just finished my first full book on the clever Serial Reader app (The Picture of Dorian Gray). there are lots of older & public-domain titles on my list, anyway, & I found the 10 to 20-minute chunks of reading each day fun & easy to stay on top of. recommended! 📚
finally had the time & focus today to really dig in to The Fall of Gondolin, the latest (& last) from J.R.R./Christopher Tolkien. enjoyed looking up and learning some new (very old) words along the way. gems like:
just finished Data and Goliath, by Bruce Schneier, for this month’s Austin Computer Book Club meetup. it was eye-opening and kind of horrifying, but pragmatic, interesting, and more timely with each passing day’s headlines 📚
I recently started The Library Book by Susan Orlean, via an audiobook that somewhat ironically I bought, rather than getting from the library. (This title was also just selected as this year’s Mayor’s Book Club book, so I have a head start there, ha ha.) It’s really good so far, a unique blend of LA history, in broad strokes and small ones, with a little mystery and a huge dose of detailed examples of how awesome libraries are.
And they really are. They’re kind of a miracle, in many ways. I spent the afternoon yesterday working at our big, beautiful new Central Library, and then attended a wonderful talk with Rachel Kushner, author of the excellent The Mars Room. The circumstances that led me there last night were Byzantine, when I thought about it, but it was so nice. I feel happier just being at the library, and I should make the effort to get there – including branches – more often.
librarians should “read as a drunkard drinks or as a bird sings or a cat sleeps or a dog responds to an invitation to go walking, not from conscience or training, but because they’d rather do it than anything else in the world.”
- Susan Orlean, quoting Althea Warren, director of the LA Public Library 1933-47, in The Library Book
when you order the cheapest used book you can find and it winds up being signed by the author (if barely) & has his business card tucked in the back 😎 📚
just finished Anna Burns’ Milkman. haven’t enjoyed a book this thoroughly in a long time. the unique style might not be to everyone’s taste, but I fucking loved it. the story, the style, the characters, the insights… every page was a delight. a masterpiece. 📚
just finished The Sisters Brothers, a book I liked so much the first time that I not only intended to reread it, I actually did! Just in time for the movie to be gone from theaters, lol/sob. but what a great book, I enjoyed it as much as I remembered. 📚
finished The Underground Railroad, by Colson Whitehead. Another gripping & masterfully written story from an author I like a lot, though for me, imagining the railroad as a literal underground construction didn’t add as much to the story as I’d expected.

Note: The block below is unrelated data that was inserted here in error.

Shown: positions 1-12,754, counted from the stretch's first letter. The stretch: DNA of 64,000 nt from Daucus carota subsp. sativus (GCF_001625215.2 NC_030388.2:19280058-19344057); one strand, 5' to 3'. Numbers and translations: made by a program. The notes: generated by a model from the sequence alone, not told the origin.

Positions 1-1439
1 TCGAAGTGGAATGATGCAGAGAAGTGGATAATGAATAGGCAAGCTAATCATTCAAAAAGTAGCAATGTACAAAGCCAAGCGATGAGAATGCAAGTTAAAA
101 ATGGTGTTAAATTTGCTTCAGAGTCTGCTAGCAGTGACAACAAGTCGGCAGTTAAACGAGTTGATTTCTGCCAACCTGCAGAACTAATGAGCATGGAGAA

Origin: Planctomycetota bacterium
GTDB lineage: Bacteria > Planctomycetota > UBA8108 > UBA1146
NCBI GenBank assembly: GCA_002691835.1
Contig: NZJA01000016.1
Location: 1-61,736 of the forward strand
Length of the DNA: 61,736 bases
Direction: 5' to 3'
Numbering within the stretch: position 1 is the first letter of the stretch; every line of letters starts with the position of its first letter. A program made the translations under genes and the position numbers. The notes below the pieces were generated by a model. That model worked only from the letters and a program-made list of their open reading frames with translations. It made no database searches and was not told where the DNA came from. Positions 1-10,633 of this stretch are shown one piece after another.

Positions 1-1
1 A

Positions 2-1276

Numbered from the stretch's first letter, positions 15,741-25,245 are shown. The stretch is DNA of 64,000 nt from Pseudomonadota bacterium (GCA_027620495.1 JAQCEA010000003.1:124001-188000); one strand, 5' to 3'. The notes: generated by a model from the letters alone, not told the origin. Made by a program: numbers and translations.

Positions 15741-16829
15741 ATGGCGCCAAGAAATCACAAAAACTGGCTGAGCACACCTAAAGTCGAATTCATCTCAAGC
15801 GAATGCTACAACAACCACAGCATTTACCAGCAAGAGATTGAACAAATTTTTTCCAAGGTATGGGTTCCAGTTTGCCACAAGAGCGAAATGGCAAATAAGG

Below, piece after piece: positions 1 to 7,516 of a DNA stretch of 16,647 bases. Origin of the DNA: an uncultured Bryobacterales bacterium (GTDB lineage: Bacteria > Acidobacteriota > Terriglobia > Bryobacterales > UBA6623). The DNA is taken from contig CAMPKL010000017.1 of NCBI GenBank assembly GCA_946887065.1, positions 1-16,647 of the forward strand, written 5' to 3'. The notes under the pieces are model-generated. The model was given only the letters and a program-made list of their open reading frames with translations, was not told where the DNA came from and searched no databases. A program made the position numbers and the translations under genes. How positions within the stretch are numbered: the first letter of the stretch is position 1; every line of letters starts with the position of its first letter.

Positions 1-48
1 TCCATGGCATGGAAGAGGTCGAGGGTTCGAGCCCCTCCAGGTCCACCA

finished reading God Save Texas, by Lawrence Wright. I enjoyed the mix of history, personal anecdotes, and political analysis. some of the stories cast recent events – in Texas & the US more broadly – in an interesting, some-of-this-ain’t-all-that-new light. 📚
finished Functional Thinking by Neal Ford for yesterday’s @atxcompbookclub. I found juggling examples in several different languages to be more work than it was worth, but as an intro, background, & argument in favor of functional programming, it nailed it. 📚
finished reading: The Song of Achilles, by Madeline Miller. I really enjoyed this modern telling of The Iliad story, which I knew broadly but have never read. This is so well written, evocative, with superb characterization. highly recommended. 📚
…Next was a title that’s been on my list since the 2011 Tournament of Books, where it got to the semis. This opening round review is a good one.
book review: Next, by James Hynes: really enjoyed this. I think I would have even if I weren’t so familiar with much of the setting (a bright, hot day in downtown & south Austin), but that was a bonus for sure. (and what a final act!) 📚
at last, it begins! “Every day for the next few weeks a judge will read two of these novels and select one to advance. Then another set of readers will offer commentary… Eventually one novel reigns supreme & we award its author a live rooster” #ToB18
book review: The Book of Joan, by Lidia Yuknavitch. a literary sci-fi apocalypse story with interesting ideas and moving scenes, undercut for me by some suspension-of-disbelief breaking aspects & a few gory moments 📚
book review: Manhattan Beach by Jennifer Egan. overall, not bad, but it didn’t meet the expectations I had after a truly great first chapter, some of the historical period parts struck me as awkward, and a patch or two were a slog 📚 #ToB18